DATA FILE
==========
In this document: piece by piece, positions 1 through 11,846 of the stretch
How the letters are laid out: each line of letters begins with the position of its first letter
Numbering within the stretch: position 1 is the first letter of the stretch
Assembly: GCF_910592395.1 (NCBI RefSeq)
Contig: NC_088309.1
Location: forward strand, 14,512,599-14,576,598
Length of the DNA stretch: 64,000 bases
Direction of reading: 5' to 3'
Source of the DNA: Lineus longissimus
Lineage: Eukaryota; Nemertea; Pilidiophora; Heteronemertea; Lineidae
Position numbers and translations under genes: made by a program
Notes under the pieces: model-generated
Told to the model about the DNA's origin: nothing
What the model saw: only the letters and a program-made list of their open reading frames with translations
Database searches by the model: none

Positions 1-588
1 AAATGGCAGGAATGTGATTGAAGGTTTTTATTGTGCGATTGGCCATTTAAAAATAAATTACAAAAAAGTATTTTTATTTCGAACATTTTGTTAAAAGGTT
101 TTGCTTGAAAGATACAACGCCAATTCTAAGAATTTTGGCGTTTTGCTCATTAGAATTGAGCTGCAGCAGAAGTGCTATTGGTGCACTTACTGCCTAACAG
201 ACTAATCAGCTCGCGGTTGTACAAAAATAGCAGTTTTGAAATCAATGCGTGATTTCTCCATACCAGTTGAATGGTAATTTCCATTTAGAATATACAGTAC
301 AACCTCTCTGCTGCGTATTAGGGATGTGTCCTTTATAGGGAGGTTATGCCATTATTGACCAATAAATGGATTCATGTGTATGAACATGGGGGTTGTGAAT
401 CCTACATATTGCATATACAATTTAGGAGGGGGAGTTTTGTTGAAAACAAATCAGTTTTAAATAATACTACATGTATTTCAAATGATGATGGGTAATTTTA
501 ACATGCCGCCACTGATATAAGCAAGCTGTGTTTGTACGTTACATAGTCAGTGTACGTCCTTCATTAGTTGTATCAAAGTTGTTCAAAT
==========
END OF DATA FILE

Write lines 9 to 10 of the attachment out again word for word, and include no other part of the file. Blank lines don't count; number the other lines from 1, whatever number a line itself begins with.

Source of the DNA: Lineus longissimus
Lineage: Eukaryota; Nemertea; Pilidiophora; Heteronemertea; Lineidae